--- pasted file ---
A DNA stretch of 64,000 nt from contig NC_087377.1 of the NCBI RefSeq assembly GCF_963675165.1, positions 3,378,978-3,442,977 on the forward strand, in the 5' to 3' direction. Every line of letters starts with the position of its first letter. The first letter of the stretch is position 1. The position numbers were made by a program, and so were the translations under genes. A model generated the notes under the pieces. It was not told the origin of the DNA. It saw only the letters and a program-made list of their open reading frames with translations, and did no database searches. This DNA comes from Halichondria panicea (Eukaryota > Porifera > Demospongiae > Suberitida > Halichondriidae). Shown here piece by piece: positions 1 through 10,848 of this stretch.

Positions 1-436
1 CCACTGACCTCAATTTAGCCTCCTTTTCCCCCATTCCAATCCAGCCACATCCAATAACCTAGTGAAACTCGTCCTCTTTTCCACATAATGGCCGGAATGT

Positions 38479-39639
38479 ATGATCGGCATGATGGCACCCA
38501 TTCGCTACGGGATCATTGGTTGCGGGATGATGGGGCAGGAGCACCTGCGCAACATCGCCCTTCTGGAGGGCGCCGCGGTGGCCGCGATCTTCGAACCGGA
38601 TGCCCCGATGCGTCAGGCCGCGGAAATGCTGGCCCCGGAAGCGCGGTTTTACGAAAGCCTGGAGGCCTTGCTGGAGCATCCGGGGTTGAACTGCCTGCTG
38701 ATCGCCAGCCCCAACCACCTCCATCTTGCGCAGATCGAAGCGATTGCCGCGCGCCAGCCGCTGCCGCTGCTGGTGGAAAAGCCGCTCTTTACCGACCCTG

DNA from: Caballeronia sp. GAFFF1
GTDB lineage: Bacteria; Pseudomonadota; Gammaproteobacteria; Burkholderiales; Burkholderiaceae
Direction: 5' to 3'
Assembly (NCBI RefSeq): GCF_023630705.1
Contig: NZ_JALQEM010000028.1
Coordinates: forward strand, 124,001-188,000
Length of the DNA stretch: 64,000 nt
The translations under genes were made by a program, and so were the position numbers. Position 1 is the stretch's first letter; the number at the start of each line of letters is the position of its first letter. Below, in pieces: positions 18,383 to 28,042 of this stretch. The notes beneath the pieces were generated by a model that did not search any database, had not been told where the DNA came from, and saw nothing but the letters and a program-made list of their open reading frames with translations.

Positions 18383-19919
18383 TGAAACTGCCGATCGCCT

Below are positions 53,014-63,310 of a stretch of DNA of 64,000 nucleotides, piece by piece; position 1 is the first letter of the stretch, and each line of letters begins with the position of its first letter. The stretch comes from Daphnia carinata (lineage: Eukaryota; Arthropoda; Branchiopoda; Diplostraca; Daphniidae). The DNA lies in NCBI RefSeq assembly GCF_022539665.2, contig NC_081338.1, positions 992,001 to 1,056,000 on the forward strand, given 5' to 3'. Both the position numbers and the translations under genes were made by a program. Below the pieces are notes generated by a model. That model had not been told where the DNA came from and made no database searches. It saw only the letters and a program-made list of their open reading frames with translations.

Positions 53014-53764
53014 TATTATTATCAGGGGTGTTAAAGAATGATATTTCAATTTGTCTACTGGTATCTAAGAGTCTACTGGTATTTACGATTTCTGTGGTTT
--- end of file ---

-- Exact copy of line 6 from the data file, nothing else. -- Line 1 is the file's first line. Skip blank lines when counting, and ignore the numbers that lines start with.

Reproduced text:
38501 TTCGCTACGGGATCATTGGTTGCGGGATGATGGGGCAGGAGCACCTGCGCAACATCGCCCTTCTGGAGGGCGCCGCGGTGGCCGCGATCTTCGAACCGGA